His latest addition is Sebastian Telfair, who Boston acquired in a trade with Portland.

So what does it all mean? Well, it means the Celtics are two years away from being anything.

Paul Pierce averaged nearly 27 points per game last year, but he has no veteran help. Wally Szczerbiak is too injury-prone to be the second option, and everyone else is too young to be counted on night in and night out.

There’s good potential here and seemingly a lot of athleticism, but I’d be more excited about the Celtics if Ainge had pulled off the rumored Allen Iverson trade this summer. Pierce and AI could have been a lethal combo, and I think Ainge could have done it without sacrificing all of his youngsters.

Instead, Pierce is left to shoulder the load with a lot of question marks surrounding him. If Delonte West, Tony Allen, Jefferson, Telfair and Perkins make huge strides this season, Boston has an outside shot at making the playoffs, but I think it’s more realistic to focus on next year.

At least they have cheerleaders now!

PHILADELPHIA 76ers (2005-2006 record: 38-44. Missed playoffs)

Predicted division finish: 4th

Do the Sixers either make or miss the playoffs by one or two games every year?

It seems that way to me.

I have good news for Sixers fans: that torture won’t be there this year.

On paper, this team is the same team it is every year. Allen Iverson will do everything possible to help them win. He’ll try to get Chris Webber and Andre Iguodala involved in the offense, but they’ll be inconsistent in the role. Kyle Korver will shoot some 3s. Samuel Dalembert will block some shots and remind everyone that Billy King probably overpaid to keep him.

Honestly, the only difference in 2006-07 from those of the past is that other Eastern Conference teams are better than them now. I think Orlando and New York should finish with better records, so that means no postseason again in Philly.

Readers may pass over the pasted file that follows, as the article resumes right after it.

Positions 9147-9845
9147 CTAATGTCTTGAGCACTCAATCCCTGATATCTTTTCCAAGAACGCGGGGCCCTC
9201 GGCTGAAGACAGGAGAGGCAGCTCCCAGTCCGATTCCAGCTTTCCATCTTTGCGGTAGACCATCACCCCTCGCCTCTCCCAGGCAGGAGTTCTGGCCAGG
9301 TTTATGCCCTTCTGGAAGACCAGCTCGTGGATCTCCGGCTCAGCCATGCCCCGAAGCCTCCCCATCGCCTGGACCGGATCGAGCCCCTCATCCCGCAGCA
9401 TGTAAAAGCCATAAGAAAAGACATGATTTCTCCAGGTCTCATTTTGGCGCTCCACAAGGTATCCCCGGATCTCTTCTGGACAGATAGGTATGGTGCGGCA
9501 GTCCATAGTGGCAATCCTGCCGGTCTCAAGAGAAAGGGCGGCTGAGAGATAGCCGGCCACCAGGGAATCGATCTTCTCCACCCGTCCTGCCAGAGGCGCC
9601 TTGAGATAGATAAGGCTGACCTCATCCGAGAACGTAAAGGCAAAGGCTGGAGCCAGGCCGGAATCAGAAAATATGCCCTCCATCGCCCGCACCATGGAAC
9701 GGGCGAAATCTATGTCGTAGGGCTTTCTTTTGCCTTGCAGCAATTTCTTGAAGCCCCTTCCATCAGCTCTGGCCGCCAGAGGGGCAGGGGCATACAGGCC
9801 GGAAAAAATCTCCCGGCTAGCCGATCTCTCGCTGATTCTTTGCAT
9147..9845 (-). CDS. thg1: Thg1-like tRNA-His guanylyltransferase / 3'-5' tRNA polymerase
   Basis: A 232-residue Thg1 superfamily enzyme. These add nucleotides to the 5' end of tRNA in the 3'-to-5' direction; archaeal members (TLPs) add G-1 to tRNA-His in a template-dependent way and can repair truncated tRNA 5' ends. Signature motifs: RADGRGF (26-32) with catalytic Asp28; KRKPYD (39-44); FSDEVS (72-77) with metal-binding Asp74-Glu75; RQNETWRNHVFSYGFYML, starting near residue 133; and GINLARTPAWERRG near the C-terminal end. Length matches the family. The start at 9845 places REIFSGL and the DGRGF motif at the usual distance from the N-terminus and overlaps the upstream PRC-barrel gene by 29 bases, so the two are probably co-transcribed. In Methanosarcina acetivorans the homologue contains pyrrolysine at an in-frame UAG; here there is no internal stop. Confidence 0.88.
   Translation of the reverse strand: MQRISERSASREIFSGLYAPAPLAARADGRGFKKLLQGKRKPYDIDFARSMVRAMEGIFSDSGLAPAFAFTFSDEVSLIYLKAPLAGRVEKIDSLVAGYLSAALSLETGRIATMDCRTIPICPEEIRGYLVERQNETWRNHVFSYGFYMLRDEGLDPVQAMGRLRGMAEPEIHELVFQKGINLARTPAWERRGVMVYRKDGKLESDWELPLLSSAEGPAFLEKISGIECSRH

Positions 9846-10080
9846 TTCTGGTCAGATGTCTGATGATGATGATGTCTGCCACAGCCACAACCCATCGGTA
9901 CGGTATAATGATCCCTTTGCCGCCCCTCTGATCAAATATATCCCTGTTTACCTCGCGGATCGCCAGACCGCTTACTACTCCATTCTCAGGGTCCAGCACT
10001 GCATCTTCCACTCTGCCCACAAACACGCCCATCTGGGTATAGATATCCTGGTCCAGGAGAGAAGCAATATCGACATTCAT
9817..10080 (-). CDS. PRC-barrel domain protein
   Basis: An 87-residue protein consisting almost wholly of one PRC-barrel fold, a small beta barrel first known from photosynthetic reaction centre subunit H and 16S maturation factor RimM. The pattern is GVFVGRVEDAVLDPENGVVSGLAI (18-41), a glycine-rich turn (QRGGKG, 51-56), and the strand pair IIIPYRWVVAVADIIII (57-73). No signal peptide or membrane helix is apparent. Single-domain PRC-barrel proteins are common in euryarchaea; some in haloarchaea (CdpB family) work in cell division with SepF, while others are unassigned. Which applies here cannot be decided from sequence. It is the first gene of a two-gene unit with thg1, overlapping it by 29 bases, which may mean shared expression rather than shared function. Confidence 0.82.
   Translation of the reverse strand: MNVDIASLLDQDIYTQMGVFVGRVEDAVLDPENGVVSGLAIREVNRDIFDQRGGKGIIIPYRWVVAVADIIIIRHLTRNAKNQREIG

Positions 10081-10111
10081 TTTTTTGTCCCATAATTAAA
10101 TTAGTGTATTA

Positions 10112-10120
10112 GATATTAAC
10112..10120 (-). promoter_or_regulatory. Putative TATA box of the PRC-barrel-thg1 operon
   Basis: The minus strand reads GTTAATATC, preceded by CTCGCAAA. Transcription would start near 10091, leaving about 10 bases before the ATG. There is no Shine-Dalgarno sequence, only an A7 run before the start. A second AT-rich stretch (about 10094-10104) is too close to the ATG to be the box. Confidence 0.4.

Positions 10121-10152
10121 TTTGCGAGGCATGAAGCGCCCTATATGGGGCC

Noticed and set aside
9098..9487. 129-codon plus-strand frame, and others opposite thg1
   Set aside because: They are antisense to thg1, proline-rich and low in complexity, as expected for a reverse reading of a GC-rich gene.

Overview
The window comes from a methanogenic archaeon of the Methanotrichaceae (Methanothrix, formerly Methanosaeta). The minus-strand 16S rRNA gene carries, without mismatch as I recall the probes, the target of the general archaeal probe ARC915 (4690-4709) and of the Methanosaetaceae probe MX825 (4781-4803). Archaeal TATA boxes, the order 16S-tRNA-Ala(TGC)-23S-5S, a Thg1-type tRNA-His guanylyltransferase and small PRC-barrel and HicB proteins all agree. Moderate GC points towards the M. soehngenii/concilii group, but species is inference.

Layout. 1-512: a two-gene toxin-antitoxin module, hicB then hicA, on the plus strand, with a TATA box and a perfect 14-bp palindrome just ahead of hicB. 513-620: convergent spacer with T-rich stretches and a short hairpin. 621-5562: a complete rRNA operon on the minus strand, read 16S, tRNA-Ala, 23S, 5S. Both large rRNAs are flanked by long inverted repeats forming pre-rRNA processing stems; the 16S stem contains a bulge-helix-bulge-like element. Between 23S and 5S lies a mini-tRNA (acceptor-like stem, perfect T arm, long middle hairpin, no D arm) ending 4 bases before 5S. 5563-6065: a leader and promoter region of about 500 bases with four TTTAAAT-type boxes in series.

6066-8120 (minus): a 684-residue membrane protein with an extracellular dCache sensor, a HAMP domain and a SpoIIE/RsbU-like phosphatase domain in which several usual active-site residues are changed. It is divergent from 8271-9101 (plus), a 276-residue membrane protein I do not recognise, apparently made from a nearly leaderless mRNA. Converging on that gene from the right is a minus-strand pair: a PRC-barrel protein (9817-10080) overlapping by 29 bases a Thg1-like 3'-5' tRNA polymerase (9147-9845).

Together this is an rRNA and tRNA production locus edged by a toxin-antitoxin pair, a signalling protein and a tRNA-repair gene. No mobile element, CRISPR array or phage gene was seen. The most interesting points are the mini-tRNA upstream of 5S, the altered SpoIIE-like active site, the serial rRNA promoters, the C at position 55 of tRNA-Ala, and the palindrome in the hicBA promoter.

Frankly, I’m of the opinion that Iverson should have been moved and still should be moved. This team is going nowhere but down, so you might as well get something for him while you can.

TORONTO RAPTORS (2005-2006 record: 27-55. Missed playoffs)

Predicted division finish: Last

If this summer taught me anything, it’s that the rest of the world is getting very, very good at playing the game of basketball.

This could be good news for the Toronto Raptors.

New GM Bryan Colangelo used the first pick in the 2006 Draft to select Andrea Bargnani from Italy. Then, he brought in Jose Calderon and Jorge Garbajosa from Spain and gave Anthony Parker another shot at NBA stardom after years playing for Israel Maccabi Tel Aviv. As if that wasn’t enough Euro flavor, Colangelo also made a trade for Rasho Nesterovic.

I would be completely lying to you if I told you I had seen Bargnani, Calderon, Garbajosa or Parker play. However, I know that Spain won the World Championships, so half of that group must be decent.

Colangelo’s other huge move of the summer was trading Charlie Villenueva to Milwaukee for point guard T.J. Ford. It’s clear from these moves that the Raptors want to get up and down the floor, and they’ll probably be exciting to watch.

All that matters is whether Chris Bosh likes this movement. He seems to be fine with it, so that’s a positive for the Raptors. It’s hard to predict whether they’ll be better than the Sixers or the Celtics when I haven’t seen half the roster play, so that’s why I have them last, but frankly, I could see them being better than one of those teams.

1 comment:

ss said...

I like where you're going here. I will go one step further - the Knicks make the playoffs. Isiah is still an idiot, but they finally use some of that talent and they actually manage to get in the playoffs.